We're busy little bees running around GDC meeting with developers and checking out cool games, but this is just a quick heads up that the latest update for Pixelbite's tactical dual-stick shooter Space Marshals [$4.99] is now available as a free update in the App Store. The update adds Chapter Two to the game, which includes new weapons, new gear, new missions to complete and new enemies to defeat. Check out the trailer...

Earlier today we sat down with Disco Pixel, makers of the rhythm title Jungle Rumble: Freedom, Happiness and Bananas [$3.99]. Since its release in 2014, Jungle Rumble has seen enough success in various markets to warrant some significant updates, which were revealed to us at GDC...

'Baldur's Gate 2: Enhanced Edition' Review - One Of The Best CRPGs Ever Is Now On iPhone

Okay, yes, this is a pretty late review of Baldur's Gate 2: Enhanced Edition [$9.99]. The game initially released on iPad about a year ago, and we didn't do a write-up of it for various reasons. There are plenty of reviews of the original Baldur's Gate 2: Shadows Of Amn out there, and given the existence of the first game's Enhanced Edition, we sort of assumed there wasn't much demand for one of our own. With the game's recent update that moves it to being a universal app, we've had a lot of requests from readers for a review of the game. Well, I guess we had that one wrong, but nobody's perfect, right? With that explanation out of the way, let's break down this port of one of the all-time greats of the genre...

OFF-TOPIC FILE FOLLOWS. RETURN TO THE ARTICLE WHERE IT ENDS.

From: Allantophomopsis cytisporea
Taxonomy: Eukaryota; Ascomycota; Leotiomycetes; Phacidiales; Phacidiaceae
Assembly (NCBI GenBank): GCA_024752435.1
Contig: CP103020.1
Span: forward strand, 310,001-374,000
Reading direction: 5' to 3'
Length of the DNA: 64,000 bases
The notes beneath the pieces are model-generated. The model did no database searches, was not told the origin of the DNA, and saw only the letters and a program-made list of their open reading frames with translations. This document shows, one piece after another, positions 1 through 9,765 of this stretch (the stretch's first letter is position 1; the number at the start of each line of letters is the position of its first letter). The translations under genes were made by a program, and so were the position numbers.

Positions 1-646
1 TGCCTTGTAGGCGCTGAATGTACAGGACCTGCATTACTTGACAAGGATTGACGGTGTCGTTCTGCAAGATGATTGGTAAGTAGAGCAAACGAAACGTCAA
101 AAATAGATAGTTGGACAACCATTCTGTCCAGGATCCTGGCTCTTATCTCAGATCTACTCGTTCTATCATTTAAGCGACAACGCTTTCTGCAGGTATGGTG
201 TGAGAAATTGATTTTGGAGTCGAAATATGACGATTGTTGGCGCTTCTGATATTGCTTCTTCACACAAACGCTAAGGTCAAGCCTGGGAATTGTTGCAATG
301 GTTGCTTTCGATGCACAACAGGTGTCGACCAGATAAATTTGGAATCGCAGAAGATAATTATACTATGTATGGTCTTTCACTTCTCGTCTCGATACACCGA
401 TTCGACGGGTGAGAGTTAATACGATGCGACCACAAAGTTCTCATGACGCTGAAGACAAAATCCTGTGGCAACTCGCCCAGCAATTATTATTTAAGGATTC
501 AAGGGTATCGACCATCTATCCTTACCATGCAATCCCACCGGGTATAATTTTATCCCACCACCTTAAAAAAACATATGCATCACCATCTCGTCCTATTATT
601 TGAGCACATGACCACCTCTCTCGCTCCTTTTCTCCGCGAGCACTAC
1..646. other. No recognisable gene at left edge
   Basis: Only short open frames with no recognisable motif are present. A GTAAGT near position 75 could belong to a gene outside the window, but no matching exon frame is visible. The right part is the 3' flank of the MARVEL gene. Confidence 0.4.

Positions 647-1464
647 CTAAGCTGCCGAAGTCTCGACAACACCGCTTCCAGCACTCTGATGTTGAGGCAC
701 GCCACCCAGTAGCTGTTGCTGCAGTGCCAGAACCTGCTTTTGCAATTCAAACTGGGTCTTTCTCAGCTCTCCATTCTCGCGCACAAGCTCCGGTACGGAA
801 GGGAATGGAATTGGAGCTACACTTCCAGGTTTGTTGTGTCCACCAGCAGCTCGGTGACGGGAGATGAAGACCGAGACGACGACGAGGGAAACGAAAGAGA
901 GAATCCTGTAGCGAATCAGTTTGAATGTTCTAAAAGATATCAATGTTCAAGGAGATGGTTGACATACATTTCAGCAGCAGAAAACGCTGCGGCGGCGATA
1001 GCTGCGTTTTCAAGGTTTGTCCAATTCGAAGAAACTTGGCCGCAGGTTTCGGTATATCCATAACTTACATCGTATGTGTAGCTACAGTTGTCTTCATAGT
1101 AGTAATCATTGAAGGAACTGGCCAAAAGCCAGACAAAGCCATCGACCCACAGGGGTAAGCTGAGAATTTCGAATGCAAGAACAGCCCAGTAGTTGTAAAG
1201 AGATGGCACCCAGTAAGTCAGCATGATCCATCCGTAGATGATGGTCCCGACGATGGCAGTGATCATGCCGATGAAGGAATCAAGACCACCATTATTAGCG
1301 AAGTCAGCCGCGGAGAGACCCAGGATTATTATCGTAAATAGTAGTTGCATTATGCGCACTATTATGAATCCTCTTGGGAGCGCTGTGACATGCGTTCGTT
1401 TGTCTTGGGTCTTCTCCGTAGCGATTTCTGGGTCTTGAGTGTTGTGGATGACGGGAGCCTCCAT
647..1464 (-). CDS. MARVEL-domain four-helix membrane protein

A few weeks back, our crack Japan-based reporter Shaun Musgrave wrote about a new update for the iOS version of the original Final Fantasy [$8.99]. It was the first update to the game in more than two years. While the game didn't receive true widescreen support, it did get some lovely border art to fill in the dreaded "black bars" when playing the game on any of the widescreen iPhone devices. Similarly, the previous iPhone-only version of the game became Universal, though its scaling was a bit weird on iPad devices. Strangely, some of the long-standing bugs in the game didn't get fixed with that update at all, but at least it was nice to see Square Enix paying some kind of attention to one of their oldest iOS games...

We were already well aware that Pixelbite Games were experts at making racing games, with the excellent Reckless Racing series and Repulze, but in early January they released Space Marshals [$4.99] and showed the world that they've also got a lock on tactical dual-stick shooters. We loved Space Marshals in our review, noting that it really focused on forethought, skill and strategy, which is a contrast from most dual-stick shooters which are largely blast-a-thons. The one bummer about Space Marshals is that it was designed as an episodic game, and the first chapter, while a nice meaty ride, still felt like it left you hanging when it was over. Good news, then, as today Pixelbite has announced that the Chapter Two update to Space Marshals is arriving next week on March 5th. They've released a new trailer showing off some of the awesome new stuff you can expect in Chapter Two...

'AG Drive' Review - Doesn't Reinvent the Hover Engine